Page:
Go specialist for healthcare sector alpha, says Sweden’s Rhenman
Henrik Rhenman, whose healthcare fund returned about 800% in dollar terms in the decade to 2008, said he believes equity price levels and the outlook for companies in which he invests point to significant potential from the sector over the coming year despite the broader global macroeconomic backdrop.
Factors explaining the outlook include elements of stability in the world’s biggest single healthcare market, the US, as well as a stream of patented new pharmaceuticals coming to market globally that are priced higher than the ones they replace. Then there are the fundamentals of many globally active companies who are continuing to grow earnings, profit and cashflow, but which the market is marking down according to analysis of ratios such as price/earnings (P/E).
Rhenman notes the example of US company Johnson & Johnson which currently trades at a P/E of about 12x, as compared to 33x some years ago. Arguably, however, it is actually a better company today with a more diversified income stream.
On the pharmaceuticals pricing element, Rhenman gives the example of AstraZeneca’s new blood thinner “Brilinta”, which competes with and is widely expecte to replace “Plavix” – which is supplied by Sanofi and Bristol-Myers Squibb. The patent on Plavix is expiring, with prices dropping 85% and expectations of a generic replacement. And yet customers such as Swedish local healthcare authorities are still prepared to pay more for Brilinta today, then they were for Plavix when it was still under patent protection. This is because of a suggested 20% improvement in mortality associated with the new medication. Some authorities, such as the UK’s National Health Service, may be squeezing their budgets and be less keen to adopt newer medicines, Rhenman said, but for most markets it is still the case that people will pay more for a new product that may save more lives with fewer side effects.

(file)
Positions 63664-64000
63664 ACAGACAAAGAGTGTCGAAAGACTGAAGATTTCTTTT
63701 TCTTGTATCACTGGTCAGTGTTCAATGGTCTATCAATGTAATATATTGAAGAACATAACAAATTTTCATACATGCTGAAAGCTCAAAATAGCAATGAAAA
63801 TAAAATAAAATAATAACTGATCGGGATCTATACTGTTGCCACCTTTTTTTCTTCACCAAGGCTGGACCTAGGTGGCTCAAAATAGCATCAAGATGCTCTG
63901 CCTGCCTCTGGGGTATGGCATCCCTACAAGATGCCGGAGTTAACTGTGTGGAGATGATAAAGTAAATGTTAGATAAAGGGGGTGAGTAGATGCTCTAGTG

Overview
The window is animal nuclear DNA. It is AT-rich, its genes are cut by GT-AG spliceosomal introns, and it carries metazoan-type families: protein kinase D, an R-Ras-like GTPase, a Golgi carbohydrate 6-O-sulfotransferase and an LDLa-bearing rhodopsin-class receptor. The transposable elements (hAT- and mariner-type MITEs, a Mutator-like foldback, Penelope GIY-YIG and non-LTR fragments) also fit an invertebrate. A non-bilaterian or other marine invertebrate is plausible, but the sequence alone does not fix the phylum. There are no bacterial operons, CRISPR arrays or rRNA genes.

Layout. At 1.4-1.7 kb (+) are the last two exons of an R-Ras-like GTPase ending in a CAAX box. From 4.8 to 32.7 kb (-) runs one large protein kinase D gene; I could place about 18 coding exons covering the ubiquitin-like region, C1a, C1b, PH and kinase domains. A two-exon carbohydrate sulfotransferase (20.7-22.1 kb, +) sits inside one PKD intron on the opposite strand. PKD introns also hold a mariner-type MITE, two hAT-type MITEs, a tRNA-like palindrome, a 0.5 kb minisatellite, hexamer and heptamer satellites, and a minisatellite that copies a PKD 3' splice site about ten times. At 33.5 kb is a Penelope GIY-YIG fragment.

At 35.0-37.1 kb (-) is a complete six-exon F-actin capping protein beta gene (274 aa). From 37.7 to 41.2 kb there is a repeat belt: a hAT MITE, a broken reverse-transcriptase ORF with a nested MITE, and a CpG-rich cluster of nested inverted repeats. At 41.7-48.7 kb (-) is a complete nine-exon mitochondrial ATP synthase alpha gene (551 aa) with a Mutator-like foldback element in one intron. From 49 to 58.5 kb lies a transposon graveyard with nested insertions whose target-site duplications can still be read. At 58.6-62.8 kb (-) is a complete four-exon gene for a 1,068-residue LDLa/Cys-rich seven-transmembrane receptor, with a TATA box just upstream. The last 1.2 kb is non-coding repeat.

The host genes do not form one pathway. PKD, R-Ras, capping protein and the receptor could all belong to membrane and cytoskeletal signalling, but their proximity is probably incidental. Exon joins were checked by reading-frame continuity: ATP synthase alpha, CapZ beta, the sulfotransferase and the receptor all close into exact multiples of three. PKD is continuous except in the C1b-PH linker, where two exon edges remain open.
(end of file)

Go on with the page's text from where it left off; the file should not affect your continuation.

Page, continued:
Political risk to healthcare sector equity in the US is low in the wake of the reforms initiated there in recent years, he says. Effectively, pharmaceutical companies exchanged volume for price certainty as part of the reforms. There have been price cuts on products destined for the Medicare and Medicaid programmes, but in return the end customer has become arguably less price sensitive because of the development of greater insurance coverage.
And then there is the broadening of the global market. Rhenman said that when he started covering healthcare, the US accounted for about half the global market. Today that figure is down to about 35%, he estimates.